Leave it to Charles Pierce to provide a perspective on Neil Armstrong’s place in our psyche and history which is close to poetry…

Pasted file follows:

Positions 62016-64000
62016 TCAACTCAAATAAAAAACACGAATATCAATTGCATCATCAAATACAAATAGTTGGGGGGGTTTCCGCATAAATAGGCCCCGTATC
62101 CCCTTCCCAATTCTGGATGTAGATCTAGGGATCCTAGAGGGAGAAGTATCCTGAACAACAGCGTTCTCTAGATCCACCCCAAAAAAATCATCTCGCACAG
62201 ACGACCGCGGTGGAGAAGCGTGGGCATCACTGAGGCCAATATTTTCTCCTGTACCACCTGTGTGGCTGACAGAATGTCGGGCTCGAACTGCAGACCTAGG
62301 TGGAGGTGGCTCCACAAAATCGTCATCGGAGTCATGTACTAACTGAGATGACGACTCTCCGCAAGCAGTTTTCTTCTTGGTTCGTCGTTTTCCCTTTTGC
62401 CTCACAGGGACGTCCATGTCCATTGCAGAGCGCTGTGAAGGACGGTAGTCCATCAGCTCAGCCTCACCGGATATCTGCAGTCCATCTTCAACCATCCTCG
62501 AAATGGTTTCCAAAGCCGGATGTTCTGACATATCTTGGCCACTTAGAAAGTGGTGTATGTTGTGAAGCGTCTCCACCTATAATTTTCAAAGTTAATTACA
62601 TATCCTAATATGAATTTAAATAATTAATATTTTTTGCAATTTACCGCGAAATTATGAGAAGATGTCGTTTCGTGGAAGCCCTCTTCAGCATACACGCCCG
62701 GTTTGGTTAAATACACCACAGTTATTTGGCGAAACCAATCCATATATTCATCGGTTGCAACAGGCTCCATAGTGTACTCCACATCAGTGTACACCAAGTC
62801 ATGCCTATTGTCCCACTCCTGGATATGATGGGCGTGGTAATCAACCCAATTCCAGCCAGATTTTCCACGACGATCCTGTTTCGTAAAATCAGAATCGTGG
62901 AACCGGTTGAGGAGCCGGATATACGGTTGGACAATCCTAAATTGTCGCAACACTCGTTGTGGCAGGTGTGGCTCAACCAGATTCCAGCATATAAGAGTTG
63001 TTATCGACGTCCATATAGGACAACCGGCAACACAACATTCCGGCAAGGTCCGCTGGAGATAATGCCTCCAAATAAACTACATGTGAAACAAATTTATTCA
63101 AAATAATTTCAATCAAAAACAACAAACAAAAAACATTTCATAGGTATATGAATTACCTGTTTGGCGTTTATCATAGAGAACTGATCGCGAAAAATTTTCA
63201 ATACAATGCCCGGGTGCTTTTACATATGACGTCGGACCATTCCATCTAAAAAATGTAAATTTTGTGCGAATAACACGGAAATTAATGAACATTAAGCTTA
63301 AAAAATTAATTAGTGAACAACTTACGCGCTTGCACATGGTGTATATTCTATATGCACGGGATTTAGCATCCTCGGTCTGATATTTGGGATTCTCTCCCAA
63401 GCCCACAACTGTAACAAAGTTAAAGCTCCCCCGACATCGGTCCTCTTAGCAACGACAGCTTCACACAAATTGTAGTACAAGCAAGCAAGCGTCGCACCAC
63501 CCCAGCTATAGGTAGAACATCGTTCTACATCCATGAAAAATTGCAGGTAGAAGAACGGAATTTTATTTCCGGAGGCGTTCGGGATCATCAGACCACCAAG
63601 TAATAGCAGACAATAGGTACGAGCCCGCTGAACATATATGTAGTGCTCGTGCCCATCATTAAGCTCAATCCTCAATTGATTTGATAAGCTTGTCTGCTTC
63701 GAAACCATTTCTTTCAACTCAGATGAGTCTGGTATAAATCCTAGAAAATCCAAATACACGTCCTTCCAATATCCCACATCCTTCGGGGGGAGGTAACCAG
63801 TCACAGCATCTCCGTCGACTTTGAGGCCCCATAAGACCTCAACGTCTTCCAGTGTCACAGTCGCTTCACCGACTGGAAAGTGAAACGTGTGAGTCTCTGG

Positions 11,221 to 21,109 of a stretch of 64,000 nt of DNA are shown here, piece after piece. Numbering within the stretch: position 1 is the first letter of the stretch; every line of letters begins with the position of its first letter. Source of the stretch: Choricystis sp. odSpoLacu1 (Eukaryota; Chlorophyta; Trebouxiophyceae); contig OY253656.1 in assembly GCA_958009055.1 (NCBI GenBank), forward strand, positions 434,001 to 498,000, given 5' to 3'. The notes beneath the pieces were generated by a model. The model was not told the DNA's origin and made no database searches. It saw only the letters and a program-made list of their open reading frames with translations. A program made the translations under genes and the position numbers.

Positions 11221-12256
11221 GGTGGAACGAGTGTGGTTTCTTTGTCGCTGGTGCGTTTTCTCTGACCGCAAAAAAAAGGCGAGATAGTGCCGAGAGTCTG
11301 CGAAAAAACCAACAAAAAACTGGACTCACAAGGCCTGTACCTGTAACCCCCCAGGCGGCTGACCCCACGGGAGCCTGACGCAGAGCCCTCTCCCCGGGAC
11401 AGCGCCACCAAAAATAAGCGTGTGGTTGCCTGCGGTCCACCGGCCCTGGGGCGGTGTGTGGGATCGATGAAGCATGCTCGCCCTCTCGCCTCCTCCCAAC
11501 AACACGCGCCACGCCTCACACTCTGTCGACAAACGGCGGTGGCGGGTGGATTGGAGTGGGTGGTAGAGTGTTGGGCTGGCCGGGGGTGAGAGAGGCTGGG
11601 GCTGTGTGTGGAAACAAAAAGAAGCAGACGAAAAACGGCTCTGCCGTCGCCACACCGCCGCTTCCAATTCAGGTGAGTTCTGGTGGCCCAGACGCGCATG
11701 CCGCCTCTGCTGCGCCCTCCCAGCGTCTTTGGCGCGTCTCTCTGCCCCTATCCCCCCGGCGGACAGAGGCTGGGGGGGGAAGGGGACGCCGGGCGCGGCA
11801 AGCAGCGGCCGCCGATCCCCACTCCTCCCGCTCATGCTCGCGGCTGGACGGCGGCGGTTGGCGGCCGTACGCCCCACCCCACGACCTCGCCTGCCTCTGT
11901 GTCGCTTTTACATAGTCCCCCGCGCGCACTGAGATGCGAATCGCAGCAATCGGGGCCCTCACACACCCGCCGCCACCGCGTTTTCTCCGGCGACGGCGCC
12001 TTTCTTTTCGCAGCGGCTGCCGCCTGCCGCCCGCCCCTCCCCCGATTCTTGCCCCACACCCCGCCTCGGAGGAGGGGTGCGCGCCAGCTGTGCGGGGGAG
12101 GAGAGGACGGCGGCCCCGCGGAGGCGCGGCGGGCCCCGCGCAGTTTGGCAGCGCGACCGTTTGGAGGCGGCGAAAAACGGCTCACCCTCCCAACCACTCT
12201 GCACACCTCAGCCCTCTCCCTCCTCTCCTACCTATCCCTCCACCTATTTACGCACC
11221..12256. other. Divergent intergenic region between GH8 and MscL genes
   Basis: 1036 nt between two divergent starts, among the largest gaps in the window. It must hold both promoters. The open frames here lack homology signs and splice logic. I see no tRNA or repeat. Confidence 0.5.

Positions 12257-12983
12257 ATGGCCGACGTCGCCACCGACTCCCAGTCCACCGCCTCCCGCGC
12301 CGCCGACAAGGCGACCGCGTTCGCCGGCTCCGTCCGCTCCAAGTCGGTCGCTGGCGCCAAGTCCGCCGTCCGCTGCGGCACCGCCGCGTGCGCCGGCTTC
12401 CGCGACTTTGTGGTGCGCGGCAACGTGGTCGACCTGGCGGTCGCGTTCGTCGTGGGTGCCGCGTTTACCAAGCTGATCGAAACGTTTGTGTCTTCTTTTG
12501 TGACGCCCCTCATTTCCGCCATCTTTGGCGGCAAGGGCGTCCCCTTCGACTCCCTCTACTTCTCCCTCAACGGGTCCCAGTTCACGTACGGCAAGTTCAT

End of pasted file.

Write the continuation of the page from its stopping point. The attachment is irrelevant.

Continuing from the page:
For at least a time, there literally was only one other person in the history of man who knew what Armstrong knew — how that sandy soil feels when you walk on it, the exact places where the shadows fall, the precise geometry of the mountains of the moon. Today, there are only eight of them left, all of them in their 70’s. What will happen when the last of them dies? It’s very likely that there will not be a living human being who knows what Neil Armstrong knew. It will all be for videotape and digital libraries, for historians and, if we’re very lucky, for poets, as well. But there will be nobody alive who actually knows. Not a single one of our fellow humans, anywhere on the Earth. That knowledge will be as dead in the world as Columbus is. One fewer person on the Earth was able to look up at the moon on Sunday night. What he thought when he looked at, night after night, is a perspective lost to all but eight old men. Sooner or later, there will be none of them left. On that day, like today, we should mourn for what we once thought we were. From that day forward, I fear, it is all going to sound like myth and magic, and the tales that the old men told around the ancient fires.